Why Adele’s Record Sales Cannot Halt The Revolution In The Music Business

27 Nov 2015 | Author: | No comments yet »

Adele Announces First Tour in Four Years: “See You All Very, Very Soon”.

Less than a week since its release, 25 has sold at least 2.8 million albums through day five in the U.S., according to Nielsen Music, including 1.45 million digital albums.“I have been bluffing this whole time and I am so received to finally tell you I am of course having a tour, and I can’t wait to see you all very, very soon.” Adele’s European dates will include Stockholm, Oslo, Copenhagen, Herning, Berlin, Hamburg, Cologne, Zurich, Lisbon, Barcelona, Verona, Amsterdam, Paris and Antwerp. The 11-song album sold 2.433 million copies in its first four days, reports Nielsen Music — surpassing the previous record for copies sold in a week by *NSYNC for their 2000 album, No Strings Attached. Adele took to Instagram on Thursday, Nov. 26, to share some very exciting news with fans: she’ll be kicking off a European tour for her new album, 25, at the end of February next year. “Hello, it’s me.

Just a week in, 25 is already a mega-hit, and its lovely 27-year-old singer undeniably a megastar, proving her Grammy-winning album 21 from five years ago was no lark — she’s got staying power. Now, with a little more than one day left in the tracking week, we have to wonder what dizzying heights the album will have reached when the debut week sales are released on Sunday. According to her website, the 27-year-old British songstress will be starting the tour in Belfast, before making her way to Dublin, London, Glasgow, and Berlin, among other European cities. On Wednesday, Nov. 25, Adele performed a rousing rendition of her song “Million Years Ago” on the Today show, and a few days earlier, on Saturday, Nov. 21, she stunned audiences on Saturday Night Live with her performance of “When We Were Young” and “Hello.” But it was perhaps her live performance of “Hello” on The Tonight Show with Jimmy Fallon and the Roots — and a whole host of classroom instruments! — that made the biggest splash. Not only does she belt out songs that become instant hits and can reduce you to tears in a grocery store, she keeps it real, gives swear-packed interviews, and shows great deftness with liquid eyeliner.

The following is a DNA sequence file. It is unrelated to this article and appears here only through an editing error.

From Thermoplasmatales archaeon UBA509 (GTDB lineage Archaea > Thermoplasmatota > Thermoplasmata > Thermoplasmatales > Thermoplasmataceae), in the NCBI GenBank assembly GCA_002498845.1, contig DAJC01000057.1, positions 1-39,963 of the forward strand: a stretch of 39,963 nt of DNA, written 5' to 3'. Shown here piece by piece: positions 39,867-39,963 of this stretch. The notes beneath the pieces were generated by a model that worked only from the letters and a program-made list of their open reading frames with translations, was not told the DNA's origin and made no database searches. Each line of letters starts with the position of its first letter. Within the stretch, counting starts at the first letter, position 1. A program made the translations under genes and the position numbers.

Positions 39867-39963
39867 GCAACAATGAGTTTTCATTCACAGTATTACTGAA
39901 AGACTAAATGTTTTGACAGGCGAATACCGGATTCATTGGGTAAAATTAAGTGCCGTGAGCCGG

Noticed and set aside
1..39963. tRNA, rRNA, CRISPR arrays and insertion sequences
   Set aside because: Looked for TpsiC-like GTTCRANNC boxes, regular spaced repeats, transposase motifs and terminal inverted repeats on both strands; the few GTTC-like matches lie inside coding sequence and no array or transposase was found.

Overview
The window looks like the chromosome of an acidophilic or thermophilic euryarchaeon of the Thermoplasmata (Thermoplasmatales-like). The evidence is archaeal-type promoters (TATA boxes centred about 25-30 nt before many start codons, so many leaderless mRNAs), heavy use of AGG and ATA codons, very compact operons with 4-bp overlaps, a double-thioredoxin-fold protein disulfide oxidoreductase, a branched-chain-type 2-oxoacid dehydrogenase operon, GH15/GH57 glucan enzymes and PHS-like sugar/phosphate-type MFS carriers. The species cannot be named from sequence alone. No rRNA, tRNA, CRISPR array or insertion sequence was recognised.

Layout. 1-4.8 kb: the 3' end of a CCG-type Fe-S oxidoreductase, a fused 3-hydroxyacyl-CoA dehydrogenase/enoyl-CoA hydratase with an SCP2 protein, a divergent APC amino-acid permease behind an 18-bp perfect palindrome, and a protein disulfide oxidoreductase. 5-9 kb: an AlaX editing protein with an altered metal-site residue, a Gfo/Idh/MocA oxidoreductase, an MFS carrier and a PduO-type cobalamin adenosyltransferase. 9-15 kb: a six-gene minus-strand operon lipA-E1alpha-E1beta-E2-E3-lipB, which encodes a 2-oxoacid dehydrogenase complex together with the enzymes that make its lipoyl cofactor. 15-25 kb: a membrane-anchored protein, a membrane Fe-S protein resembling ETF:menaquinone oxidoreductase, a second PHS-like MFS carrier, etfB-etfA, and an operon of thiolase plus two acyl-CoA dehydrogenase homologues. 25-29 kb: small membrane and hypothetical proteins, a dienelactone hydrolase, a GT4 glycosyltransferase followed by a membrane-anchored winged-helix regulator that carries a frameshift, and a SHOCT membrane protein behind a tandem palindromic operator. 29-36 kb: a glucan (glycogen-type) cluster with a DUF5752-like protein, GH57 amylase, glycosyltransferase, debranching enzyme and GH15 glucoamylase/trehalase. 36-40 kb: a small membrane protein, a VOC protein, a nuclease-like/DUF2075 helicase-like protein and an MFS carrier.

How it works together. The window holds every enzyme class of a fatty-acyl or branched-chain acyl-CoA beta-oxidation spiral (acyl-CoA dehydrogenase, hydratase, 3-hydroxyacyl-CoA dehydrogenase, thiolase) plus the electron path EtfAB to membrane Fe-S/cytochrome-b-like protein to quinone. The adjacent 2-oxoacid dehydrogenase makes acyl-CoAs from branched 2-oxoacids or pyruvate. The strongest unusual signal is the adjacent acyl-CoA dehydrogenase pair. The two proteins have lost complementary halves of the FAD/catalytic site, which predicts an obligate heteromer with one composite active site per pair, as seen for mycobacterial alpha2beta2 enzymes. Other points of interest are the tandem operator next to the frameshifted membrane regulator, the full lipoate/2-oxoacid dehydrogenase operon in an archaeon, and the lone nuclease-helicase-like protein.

She is, as a spot-on SNL skit recently pointed out, the one thing everyone at the thanksgiving table can actually agree on; during tense turkey-time arguments about Syrian refugees, cops and Ben Carson, the only thing that can get the extended family to stop bickering is the song Hello, at which point they’re swept away by a wave of nostalgia and emotion and blond hair, morphing into the singer. Adele has a powerful voice, but her singing tends toward the theatrical and overblown. “She’s the character who would win on American Idol,” said a co-worker, not meaning it as a compliment.

Adele’s is a kind of one-size-fits-all sadness that everyone can get in on, much as she herself described her new song When We Were Young, which is, she told SiriusXM, about “Seeing everyone that you’ve ever fallen out with, everyone that you’ve ever loved, everyone that you’ve never loved, and stuff like that. And where you can’t find the time to be in each other’s lives and you’re all thrown together at this party when you’re like 50, and it doesn’t matter and you have so much fun and you feel like you’re 15 again. That’s not a full knock, even if it sounds like one: We all need breakup songs, ex-boyfriend songs, sad reunion songs, cry-with-girlfriends-over-glasses-of-red-wine songs, and she delivers all that in spades.

Maybe Adele’s mass appeal lies not so much in her talent but in her ability to bring about catharsis — she lets us have a good cry so that we can move on with our day.

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